January 12, 2012 in blog, blog-technical

If you know that somewhere in your program, there lurks a catastrophic numerical bug that puts NaNs or Infs into your results and you want to know where it first happens, the search can be a little frustrating. However, as before, the IEEE standard can help you; these illegal events (divide by zero, underflow or overflow, or invalid operations which cause NaNs) can be made to trigger exceptions, which will stop your code right at the point where it happens; then if you run your code through a debugger, you can find the very line where it happens.

We’ll discuss using the gnu compilers here; other compiler suites have similar options.

Let’s take a look at the following Fortran code:

program nantest
    real :: a, b, c

    a = 1.
    b = 2.

    c = a/b
    print *, c,a,b

    a = 0.
    b = 0.

    c = a/b
    print *, c,a,b

    a = 2.
    b = 1.

    c = a/b
    print *,c,a,b
end program nantest

If we compile this code with -ffpe-trap=invalid (I usually add ,zero,overflow , and even underflow if I think that’s causing me a problem in intermediate results), then the debugger can tell us the line where it all goes wrong:

$ gfortran -o nantest nantest.f90 -ffpe-trap=invalid,zero,overflow -g -static
$ gdb nantest
(gdb) run
Starting program: /scratch/ljdursi/Testing/fortran/nantest 
  0.50000000       1.0000000       2.0000000    

Program received signal SIGFPE, Arithmetic exception.
0x0000000000400384 in nantest () at nantest.f90:13
13          c = a/b
Current language:  auto; currently fortran

With the intel fortran compiler (ifort), using the option -fpe0 will do the same thing.

It’s a little tricker with C code; we have to actually insert a call to “feenableexcept()”, which enables floating point exceptions, and is defined in fenv.h;


int main(int argc, char **argv) {
    float a, b, c;
    feenableexcept(FE_DIVBYZERO | FE_INVALID | FE_OVERFLOW);

    a = 1.;
    b = 2.;

    c = a/b;
    printf("%f %f %f\n", a, b, c);

    a = 0.;
    b = 0.;

    c = a/b;
    printf("%f %f %f\n", a, b, c);

    a = 2.;
    b = 1.;

    c = a/b;
    printf("%f %f %f\n", a, b, c);

    return 0;

but the effect is the same:

$ gcc -o nantest nantest.c -lm -g
$ gdb ./nantest
(gdb) run
Starting program: /scratch/s/scinet/ljdursi/Testing/exception/nantest 
1.000000 2.000000 0.500000

Program received signal SIGFPE, Arithmetic exception.
0x00000000004005d0 in main (argc=1, argv=0x7fffffffe4b8) at nantest.c:17
17	    c = a/b;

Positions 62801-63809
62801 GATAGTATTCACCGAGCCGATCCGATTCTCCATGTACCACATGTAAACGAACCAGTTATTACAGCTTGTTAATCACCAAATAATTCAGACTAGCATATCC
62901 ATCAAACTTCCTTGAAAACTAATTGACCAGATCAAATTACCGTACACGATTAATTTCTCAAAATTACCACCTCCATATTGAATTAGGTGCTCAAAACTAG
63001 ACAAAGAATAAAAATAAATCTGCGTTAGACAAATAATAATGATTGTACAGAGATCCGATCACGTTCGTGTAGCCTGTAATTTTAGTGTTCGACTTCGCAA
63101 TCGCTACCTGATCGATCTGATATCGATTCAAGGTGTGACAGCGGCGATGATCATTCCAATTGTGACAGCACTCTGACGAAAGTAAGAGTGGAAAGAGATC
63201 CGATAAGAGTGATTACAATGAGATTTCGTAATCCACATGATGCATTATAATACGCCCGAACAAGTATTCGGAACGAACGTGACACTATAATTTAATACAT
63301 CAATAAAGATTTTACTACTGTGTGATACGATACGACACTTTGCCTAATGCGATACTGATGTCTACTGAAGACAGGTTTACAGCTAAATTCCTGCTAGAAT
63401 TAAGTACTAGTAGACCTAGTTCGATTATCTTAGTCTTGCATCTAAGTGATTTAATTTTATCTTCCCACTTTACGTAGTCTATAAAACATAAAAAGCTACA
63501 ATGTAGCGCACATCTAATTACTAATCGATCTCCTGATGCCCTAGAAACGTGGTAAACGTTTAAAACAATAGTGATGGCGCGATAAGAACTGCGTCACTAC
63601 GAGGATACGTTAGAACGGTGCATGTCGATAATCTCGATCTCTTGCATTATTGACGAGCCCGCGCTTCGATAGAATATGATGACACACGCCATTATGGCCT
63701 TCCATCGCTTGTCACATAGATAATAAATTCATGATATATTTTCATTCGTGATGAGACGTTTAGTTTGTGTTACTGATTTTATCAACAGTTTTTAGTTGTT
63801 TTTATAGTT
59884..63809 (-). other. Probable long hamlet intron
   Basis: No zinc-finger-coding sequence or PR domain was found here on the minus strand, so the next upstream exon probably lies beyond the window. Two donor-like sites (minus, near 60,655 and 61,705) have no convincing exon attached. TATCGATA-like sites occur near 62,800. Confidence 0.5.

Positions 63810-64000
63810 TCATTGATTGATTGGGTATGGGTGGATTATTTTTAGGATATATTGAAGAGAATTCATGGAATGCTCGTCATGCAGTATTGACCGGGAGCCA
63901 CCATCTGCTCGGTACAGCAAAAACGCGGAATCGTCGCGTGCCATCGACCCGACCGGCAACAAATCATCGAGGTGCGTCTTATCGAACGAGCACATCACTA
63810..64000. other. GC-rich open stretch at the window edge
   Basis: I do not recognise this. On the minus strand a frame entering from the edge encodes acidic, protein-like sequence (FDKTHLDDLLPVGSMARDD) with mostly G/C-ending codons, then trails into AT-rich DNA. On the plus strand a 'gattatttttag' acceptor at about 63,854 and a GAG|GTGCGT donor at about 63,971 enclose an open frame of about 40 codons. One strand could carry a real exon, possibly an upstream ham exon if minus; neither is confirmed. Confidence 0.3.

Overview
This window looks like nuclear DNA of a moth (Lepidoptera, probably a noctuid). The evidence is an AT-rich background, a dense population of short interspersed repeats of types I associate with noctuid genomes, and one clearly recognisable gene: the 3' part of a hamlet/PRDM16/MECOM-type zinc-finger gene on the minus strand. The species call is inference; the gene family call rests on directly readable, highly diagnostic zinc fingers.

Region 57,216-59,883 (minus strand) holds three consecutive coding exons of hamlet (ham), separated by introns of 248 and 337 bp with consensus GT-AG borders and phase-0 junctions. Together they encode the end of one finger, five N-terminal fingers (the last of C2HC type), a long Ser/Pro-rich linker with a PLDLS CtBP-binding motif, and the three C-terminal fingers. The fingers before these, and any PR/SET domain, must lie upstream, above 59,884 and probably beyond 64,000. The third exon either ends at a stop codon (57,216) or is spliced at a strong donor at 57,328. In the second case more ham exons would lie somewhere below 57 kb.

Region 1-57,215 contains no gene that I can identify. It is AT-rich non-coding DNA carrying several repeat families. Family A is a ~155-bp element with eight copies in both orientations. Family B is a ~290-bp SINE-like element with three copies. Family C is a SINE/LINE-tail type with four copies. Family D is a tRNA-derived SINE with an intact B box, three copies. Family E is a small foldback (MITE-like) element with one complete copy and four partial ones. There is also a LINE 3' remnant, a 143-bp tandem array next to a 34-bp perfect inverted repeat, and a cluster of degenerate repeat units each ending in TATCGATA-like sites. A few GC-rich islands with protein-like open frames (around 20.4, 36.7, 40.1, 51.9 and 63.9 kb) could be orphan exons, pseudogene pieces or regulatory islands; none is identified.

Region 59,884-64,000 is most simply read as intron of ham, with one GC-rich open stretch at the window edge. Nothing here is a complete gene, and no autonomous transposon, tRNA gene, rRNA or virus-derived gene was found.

either way, you have a much better handle on where the errors are occuring.

New Free “Intro to HPC” eBook from TACC

January 3, 2012 in blog, blog-technical

To start off the new year, Victor Eijkhout from the Texas Advanced Computing Centre has released a free ebook (you can also buy a printed copy from Lulu) covering the basics of computer architecture for those scientists who want to better understand how to make their code perform well on modern machines; the basic ideas of parallel programming; some numerical fundamentals like ODEs, basic PDEs, and linear algebra; and some application areas like molecular dynamics, graph computations, and monte carlo simulations.   It’s a wide-ranging resource, and well worth taking a look at.

Another good work for scientists wanting to understand the realities of high performance computing is How To Write Fast Numerical Code: A Small Introduction by Chellappa, Franchetti, and Puschel at CMU.  This smaller, more focussed tutorial comes out of a course one of the authors taught in 2005 and again in 2008, and the course materials themselves are an interesting resource.

Testing Roundoff

November 23, 2011 in blog, blog-technical

A talk has been circulating (HT: Hacker News) from a conference celebrating 50 years of scientific computing at Stanford where the author, William Kahan, discusses an old and sadly disused trick for testing the numerical stability of the implementation of an algorithm that should work with any C99 or Fortran2003 compiler without changing the underlying code.    It’s definitely a tool that’s worth having in your toolbox, so we’re going to talk about it here.

We’ll consider a simple numerical problem; imagine a projectile launched from height h=0 with velocity v0=5000 m s-1, and subject to the Earth’s gravitational accelleration, g = 9.81 m s-2. We’re going to ask when the (first) time is that the projectile hits a height h.

This is going to be an application of our friend the quadratic equation: